The Center for Student Success offers tutoring to all DCTC students, including help with writing your paper and citing your sources. You can schedule an appointment by calling 651-423-8420 or visiting room 2-101.
In the Library
Behind the circulation desk we have our Course Resources collection. These are books and videos that instructors have asked us to reserve for certain classes. Books on reserve must be used in the Library unless you have permission from your instructor to check them out overnight. Click on this image to see which books we currently have on reserve for Architectural Technology courses.
Use our catalog, OneSearch, to find the books and videos on our shelves, plus ebooks and streaming videos.
The best way to begin your search is to enter one or two keywords on your topic. To narrow your results, use the Modify My Results options on the left side of the screen. You can also click on a relevant title and click on one of its subject headings to focus your search on that particular topic.
Please ask a librarian if you need help locating anything you find in our catalog.
If we don't have the book, video, or article you're looking for, you can request it via interlibrary loan (ILL) and it will come to you. It's easy! E-mail email@example.com to let us know what you're looking for and we'll do the rest.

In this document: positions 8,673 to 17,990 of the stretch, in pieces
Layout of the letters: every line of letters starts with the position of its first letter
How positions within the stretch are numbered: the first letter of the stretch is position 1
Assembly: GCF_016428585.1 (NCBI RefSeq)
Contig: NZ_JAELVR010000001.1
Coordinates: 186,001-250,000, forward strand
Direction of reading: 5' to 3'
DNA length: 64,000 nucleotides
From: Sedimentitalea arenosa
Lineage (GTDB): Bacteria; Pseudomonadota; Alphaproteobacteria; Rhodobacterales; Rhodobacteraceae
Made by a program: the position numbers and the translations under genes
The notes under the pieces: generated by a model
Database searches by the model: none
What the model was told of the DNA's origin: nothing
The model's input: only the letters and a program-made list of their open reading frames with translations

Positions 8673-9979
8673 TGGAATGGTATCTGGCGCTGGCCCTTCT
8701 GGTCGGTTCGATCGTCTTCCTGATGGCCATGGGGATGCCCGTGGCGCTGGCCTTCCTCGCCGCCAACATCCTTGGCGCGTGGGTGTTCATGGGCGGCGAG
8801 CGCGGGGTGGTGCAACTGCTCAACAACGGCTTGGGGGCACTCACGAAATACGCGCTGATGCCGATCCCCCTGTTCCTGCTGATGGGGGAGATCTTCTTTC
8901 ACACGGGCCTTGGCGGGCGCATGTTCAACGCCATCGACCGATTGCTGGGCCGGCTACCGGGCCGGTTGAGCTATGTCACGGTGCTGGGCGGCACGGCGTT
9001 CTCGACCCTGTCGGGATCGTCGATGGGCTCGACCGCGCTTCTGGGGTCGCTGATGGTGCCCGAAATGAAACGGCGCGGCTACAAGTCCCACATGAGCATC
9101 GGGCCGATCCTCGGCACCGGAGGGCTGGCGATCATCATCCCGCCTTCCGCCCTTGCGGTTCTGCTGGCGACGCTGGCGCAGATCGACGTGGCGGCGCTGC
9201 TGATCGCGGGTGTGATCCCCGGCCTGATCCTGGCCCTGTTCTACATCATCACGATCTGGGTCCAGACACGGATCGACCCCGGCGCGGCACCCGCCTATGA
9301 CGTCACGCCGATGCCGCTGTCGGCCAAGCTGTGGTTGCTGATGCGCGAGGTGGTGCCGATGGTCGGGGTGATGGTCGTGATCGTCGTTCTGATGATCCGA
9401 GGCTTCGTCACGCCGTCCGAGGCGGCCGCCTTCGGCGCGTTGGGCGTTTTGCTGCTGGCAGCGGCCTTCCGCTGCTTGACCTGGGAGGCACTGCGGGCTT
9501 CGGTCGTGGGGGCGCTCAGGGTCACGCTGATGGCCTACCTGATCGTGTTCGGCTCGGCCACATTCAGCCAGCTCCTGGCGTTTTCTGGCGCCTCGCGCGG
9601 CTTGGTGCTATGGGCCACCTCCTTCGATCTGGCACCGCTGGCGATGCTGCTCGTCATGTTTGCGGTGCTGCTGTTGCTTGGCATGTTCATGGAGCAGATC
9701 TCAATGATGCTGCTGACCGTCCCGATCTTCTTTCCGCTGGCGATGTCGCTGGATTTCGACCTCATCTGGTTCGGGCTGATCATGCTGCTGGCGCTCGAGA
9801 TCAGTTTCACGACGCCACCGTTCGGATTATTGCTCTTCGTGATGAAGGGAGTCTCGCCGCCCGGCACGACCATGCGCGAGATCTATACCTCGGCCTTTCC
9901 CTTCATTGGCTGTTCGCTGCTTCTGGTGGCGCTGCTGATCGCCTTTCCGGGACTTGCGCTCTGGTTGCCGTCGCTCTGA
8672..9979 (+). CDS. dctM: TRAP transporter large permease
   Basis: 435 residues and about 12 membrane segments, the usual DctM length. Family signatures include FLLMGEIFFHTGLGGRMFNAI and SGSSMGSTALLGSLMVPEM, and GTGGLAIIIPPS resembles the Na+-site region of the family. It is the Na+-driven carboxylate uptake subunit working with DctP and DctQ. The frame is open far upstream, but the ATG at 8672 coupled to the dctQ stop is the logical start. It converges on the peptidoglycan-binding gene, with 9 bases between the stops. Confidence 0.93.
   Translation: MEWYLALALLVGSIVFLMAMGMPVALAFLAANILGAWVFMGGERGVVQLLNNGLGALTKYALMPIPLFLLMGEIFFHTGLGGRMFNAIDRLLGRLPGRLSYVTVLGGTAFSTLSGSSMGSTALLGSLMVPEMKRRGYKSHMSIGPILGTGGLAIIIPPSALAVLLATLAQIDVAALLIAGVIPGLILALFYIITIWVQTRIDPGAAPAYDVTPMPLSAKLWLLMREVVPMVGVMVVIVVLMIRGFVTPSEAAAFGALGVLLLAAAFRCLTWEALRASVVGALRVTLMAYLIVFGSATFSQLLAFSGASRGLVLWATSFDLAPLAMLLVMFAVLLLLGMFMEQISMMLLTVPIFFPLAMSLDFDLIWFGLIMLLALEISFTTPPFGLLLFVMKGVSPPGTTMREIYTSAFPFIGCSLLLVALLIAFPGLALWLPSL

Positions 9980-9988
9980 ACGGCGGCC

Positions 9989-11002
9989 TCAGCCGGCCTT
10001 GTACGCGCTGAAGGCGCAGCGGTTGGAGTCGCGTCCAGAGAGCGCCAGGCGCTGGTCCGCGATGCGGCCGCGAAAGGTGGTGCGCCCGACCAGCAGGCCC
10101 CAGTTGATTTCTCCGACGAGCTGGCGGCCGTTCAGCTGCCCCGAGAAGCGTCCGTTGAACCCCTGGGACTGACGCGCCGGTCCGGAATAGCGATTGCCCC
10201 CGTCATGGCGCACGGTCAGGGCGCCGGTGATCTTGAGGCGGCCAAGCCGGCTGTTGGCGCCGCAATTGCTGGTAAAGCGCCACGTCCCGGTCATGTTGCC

Our collection is organized by Library of Congress call numbers. If you like to browse, most books about architecture are shelved in the NA and TH call number ranges. Ask a librarian if you need help finding anything.
Here are just a few of our books about architecture:
Magazines are a great place to find examples of architecture and design.
We have print issues of Architectural Record from 2015 to 2019, plus online coverage from 2001 to the present.
We have print issues of Dwell from 2015 and 2016.
We have ebook versions of many of the books assigned in DCTC's Architectural Technology and Interior Design programs. Check this list before you buy your textbooks!
- Architectural Graphic Standards, Student Edition, 12th ed. (2017)
- The Bluebeam Guidebook: Game-changing Tips and Stories for Architects, Engineers, and Contractors (2018)
- Building Codes Illustrated, 6th ed. (2018)
- Building Construction Illustrated, 6th ed. (2019)
- Codes Guidebook for Interiors, 7th ed. (2018)
- Fundamentals of Building Construction, 7th ed. (2019)
- Interior Design Reference + Specification Book (2018)
- NKBA Kitchen and Bathroom Planning Guidelines with Access Standards, 2nd ed. (2016)
- SketchUp for Interior Design: 3D Visualizing, Designing, and Space Planning (2014)
- Structure for Architects: A Primer (2012)